Little Bits of History


Posted in History by patriciahysell on September 21, 2012

Depiction of the Great Fire of New York

September 21, 1776: The Great Fire of New York takes place. Prior to the American Revolutionary War’s beginning in April 1775, New York City was an important commercial center. It was not, however, anything like today. New York City occupied only the lower portion of the island of Manhattan and had a population of about 25,000. Before the war the city was politically divided. After hostilities began, Patriots seized control and arrested or expelled Loyalists. In the summer of 1776 British General William Howe began a campaign to take the city. The side in power would not only controlle the commerce, but also command an important military harbor. Howe took Staten Island in July and went on to attack Long Island with naval help from his brother, Admiral Lord Richard Howe.

As the brothers approached, General George Washington made a strategic withdrawal and moved the bulk of his army back about ten miles north to Harlem Heights. Several people, including General Nathanael Greene and John Jay, advocated burning to city down to avoid the British from enjoying its benefits. Washington put the question before the Second Continental Congress which rejected the idea. Prior to and during the Patriot occupation, much of the civilian population had fled and the Patriots had control, for military use of much of the real estate. On September 15, 1776, General Howe landed on Manhattan. He marched toward Harlem and the two armies clashed. As the British took the city, they also took control of the real estate.

In the early hours of this day, a fire broke out in the city. John Joseph Henry, an American prisoner aboard the HMS Pearl, said it began in the Fighting Cocks Tavern, near Whitehall Slip. The weather had been dry and there were strong winds. The fire spread both north and west. Residents still in the city took to the streets, fleeing the flames as they encroached amid the tightly packed homes and businesses. They carried what possessions they could as they ran from the fire and found refuge in the town commons, today called City Hall Park. The fire crossed Broadway and burned most of the city between Broadway and the Hudson River. The prevailing winds changed, the fire neared a relatively undeveloped area, and late in the day, it was extinguished.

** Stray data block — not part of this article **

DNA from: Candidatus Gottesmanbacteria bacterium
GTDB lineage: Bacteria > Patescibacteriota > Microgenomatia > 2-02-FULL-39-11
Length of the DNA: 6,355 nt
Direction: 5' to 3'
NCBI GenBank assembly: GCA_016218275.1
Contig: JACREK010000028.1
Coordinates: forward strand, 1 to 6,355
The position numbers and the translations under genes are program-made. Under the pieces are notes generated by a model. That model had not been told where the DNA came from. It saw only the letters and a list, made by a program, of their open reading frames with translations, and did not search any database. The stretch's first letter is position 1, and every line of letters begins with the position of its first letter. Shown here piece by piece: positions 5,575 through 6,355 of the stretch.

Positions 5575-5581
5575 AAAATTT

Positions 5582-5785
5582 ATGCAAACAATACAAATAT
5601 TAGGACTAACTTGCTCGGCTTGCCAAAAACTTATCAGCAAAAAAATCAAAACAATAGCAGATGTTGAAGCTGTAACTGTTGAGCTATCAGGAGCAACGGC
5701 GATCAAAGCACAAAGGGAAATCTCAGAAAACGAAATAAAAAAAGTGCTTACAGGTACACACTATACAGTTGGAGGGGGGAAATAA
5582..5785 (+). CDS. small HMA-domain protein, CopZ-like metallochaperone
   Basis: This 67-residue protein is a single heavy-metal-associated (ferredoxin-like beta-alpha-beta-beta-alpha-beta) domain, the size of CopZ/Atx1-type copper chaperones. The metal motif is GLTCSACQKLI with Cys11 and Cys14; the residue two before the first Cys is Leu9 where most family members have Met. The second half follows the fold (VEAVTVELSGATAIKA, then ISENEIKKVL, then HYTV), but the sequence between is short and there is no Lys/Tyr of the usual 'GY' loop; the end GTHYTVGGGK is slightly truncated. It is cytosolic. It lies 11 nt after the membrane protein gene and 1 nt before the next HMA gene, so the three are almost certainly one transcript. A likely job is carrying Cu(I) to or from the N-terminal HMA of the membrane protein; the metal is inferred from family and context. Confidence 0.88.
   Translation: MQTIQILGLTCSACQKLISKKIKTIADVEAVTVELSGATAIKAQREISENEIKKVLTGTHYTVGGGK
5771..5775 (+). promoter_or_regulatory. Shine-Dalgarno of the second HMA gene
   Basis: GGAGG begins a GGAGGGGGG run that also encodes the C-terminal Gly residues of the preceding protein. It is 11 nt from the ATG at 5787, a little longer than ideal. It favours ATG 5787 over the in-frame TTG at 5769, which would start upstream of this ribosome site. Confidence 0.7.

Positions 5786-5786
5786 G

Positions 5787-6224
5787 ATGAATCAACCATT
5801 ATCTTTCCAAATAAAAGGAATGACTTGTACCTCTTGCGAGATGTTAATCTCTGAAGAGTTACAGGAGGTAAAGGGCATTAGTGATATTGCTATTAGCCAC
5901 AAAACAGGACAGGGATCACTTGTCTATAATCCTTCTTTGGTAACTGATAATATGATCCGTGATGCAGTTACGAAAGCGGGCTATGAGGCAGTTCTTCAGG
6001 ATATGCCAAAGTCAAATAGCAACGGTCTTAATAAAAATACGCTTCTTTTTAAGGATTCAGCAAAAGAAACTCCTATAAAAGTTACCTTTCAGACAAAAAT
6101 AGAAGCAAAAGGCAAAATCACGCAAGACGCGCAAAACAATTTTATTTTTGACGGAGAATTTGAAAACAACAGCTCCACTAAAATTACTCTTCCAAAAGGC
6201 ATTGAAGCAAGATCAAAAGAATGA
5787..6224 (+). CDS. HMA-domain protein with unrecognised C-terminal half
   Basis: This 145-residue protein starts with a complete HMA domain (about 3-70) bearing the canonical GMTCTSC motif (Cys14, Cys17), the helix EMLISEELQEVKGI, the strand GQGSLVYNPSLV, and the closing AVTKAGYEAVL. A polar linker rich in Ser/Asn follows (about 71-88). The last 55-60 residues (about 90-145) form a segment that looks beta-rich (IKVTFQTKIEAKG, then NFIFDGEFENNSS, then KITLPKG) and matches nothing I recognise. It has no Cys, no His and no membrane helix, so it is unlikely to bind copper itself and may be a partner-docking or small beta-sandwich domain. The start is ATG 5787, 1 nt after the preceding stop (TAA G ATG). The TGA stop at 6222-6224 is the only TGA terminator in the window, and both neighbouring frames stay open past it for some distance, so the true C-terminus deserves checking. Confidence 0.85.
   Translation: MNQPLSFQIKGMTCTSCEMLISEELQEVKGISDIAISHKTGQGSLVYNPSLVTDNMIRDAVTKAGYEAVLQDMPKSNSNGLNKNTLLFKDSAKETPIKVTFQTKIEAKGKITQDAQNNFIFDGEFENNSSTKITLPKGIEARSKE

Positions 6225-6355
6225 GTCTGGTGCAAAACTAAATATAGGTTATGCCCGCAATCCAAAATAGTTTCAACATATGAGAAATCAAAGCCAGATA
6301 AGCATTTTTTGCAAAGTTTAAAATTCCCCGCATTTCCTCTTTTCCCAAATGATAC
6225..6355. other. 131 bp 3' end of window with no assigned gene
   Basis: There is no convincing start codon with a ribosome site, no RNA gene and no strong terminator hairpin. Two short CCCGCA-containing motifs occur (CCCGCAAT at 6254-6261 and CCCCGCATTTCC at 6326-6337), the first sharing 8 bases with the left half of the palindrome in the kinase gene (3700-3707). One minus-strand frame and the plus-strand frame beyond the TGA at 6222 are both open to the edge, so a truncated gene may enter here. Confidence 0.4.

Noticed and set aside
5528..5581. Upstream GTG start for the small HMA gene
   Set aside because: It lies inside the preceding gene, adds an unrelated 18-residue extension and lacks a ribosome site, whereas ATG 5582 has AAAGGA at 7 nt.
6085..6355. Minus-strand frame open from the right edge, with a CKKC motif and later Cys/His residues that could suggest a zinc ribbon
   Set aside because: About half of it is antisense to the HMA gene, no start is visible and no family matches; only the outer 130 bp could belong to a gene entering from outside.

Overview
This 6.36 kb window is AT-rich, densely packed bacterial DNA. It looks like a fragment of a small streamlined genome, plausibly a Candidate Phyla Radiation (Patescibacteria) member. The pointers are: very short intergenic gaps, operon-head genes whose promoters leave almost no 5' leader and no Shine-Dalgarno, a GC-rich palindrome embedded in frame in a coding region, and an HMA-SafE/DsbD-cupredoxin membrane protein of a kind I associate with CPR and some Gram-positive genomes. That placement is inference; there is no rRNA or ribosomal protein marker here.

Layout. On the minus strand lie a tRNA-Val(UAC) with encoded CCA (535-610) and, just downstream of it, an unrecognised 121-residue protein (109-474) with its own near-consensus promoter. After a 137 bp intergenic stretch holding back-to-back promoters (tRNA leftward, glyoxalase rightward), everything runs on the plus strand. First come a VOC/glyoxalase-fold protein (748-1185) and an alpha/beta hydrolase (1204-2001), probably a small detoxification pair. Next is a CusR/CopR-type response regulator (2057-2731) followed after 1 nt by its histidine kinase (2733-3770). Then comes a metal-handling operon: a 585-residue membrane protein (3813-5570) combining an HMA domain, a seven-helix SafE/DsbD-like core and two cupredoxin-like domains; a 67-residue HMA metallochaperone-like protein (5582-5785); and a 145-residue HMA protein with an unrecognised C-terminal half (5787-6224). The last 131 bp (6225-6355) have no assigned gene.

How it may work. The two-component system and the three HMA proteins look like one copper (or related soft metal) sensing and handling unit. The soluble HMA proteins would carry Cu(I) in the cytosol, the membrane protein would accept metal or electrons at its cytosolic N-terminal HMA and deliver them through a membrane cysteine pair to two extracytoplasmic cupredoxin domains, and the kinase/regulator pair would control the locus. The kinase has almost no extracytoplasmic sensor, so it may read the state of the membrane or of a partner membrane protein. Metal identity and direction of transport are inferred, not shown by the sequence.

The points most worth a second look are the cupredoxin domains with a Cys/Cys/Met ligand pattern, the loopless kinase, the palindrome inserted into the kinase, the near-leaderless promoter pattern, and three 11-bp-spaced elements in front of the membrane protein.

It is unknown exactly how many buildings were destroyed. Numbers range from 400 to 1,000. That number is 10 to 25 percent of the 4,000 building then comprising New York City. Trinity Church was destroyed; St Paul’s Chapel survived. General Howe blamed the colonists for deliberately setting the fire in his report to London. George Washington wrote to John Hancock on September 22, vehemently denying this charge. Historians cannot find any evidence of arson. The British took over what buildings were left standing. Crime and poor sanitation plagued the area during the British occupation which ended in November 1783.

About one o’clock on the morning of Saturday, the 21st, a fire broke out near Whitehall Slip. A fresh gale was blowing from the south, and the weather was dry, thus spread with inconceivable rapidity. – Martha Joanna Lamb

Trinity Church was a blackened heap of ruins, together with the parsonage, charity school, and Lutheran Church. – Martha Joanna Lamb

Howe attributed the calamity to a conspiracy. – Martha Joanna Lamb.

Providence – or some good honest Fellow, has done more for us than we were disposed to do for ourselves. – George Washington, in a letter to his cousin

Also on this day:

Yes, Virginia – In 1897, Virginia finds out there is a Santa Clause.
Got Milk? – In 1995, the Miracle of the Milk began in India.
Monday Night Changes – In 1970, Monday Night Football premiered.

One Response

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  1. Anonymous said, on November 27, 2012 at 6:11 pm

    Thank you so much! This has helped me out a lot with my notes.

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